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WDFW Enforcement is divided into two patrol sections, Marine and Land, although responsibilities often overlap and the two sections commonly assist each other. The following are real life events that provide a snapshot of fish and wildlife enforcement activity in Washington State. These examples show the diversity of issues that Fish and Wildlife Police Officers ("Game Wardens") encounter while protecting your natural resources, but are by no means all encompassing of our many accomplishments. All violations are considered alleged unless a conviction has been secured.

Friday, January 20, 2012

Leave the Beach "Happy As A Clam"

Whether you like them fried, frittered, or in a bowl of chowder, razor clams are one popular bi-valve with clam connoisseurs! And many will end up on dinner plates (or bowls) in one form or another after the opening of clam digging on coastal beaches this weekend.
Before heading out to the beach in search of these tasty critters, however, make sure you're familiar with the rules. Here are the top four:
  • The limit is 15 clams per person per day.
  • You must retain every clam dug, regardless of size or condition (because many don’t survive if replaced).
  • Don’t drive on the razor clam beds (vehicle weight can crush them).
  • Buy a shellfish license or razor clam license before you head to the beach.
What We Look For:
Most folks play by the rules, some are tempted by opportunity, and others have well-planned schemes for cheating. But our Officers have seen every trick in the book, and can tell you where extra clams are likely to be hidden when folks decide to break the rules. Here's an example of a group who thought they could outsmart our Officers:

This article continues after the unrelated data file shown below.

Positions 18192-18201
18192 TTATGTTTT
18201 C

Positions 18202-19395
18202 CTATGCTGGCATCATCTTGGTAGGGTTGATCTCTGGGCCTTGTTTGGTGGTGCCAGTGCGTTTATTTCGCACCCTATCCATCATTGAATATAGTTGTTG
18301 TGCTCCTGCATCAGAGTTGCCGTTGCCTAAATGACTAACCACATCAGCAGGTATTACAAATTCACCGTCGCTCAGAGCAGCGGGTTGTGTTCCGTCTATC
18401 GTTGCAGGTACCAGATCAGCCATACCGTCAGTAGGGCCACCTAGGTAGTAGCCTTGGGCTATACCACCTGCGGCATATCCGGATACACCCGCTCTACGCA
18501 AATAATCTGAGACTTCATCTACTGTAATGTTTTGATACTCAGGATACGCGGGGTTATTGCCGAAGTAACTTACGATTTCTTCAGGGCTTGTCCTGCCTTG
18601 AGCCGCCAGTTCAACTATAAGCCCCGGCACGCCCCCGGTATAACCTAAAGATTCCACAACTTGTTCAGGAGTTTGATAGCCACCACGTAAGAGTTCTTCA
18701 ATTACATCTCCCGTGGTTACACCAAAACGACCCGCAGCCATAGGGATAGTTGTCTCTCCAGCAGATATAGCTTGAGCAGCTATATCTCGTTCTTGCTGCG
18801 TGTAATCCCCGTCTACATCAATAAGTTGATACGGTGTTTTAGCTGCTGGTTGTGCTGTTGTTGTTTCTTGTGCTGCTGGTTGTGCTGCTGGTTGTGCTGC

While patrolling the beach, Officers noticed a group of diggers that seemed to be on the beach far too long for the amount of time it takes most folks to get a limit. To add to their suspicion, Officer Anderson recognized the vehicle as being at another spot earlier in the tide. So Officer Hopkins checked the license plate and found that the registered owner had a $10,000 felony warrant for his arrest. Officers decided to contact the group and the man with the warrant was identified and taken into custody. 
While Officer Hopkins was dealing with the arrest, Officer Anderson began checking the other people in the group for licenses and limits.  By the time Officer Hopkins got the arrestee in the patrol vehicle, two of the others in the group had confessed to Officer Anderson about "two-tripping." 
Not to be confused with “two-stepping” or “two-timing," two-tripping is a Game Warden term that means exceeding limits by making multiple trips to the beach. The idea is to harvest a limit, hide them, change clothes and beach location, and harvest another limit. If you get checked, you're never over the daily bag limit……….unless we find the hidden clams from the previous trips. People will go to extraordinary efforts to pull this off, and the unlucky ones are tailed by Fish and Wildlife Officers. In this case, these folks lied about having two-tripped. Eventually, they lead our Officers to where the extra limits of clams were hidden. The group of four had dug about 90 razor clams that day. Several tickets were issued, and the man with the warrant was booked into jail by Officer Wickersham. 
The moral of this story: It is better to work hard and take home 15 clams, than to work even harder and take home 0 clams (and one or more tickets). 
SAFETY TIP: With all outdoor activities, it pays to be prepared. Digging clams this time of year requires proper clothing. And if you’re one of those who likes to dig in the surf, be extra careful. With the inclement offshore weather this time of the year, a big surf can add some personal safety challenges. Our Officers respond to many incidents where people get knocked down by a rogue wave, and although a razor clam is good eatin' it's not worth the loss of life.
Don't let poachers steal YOUR clams.
If you see illegal activity on the beach, let us know about it. 

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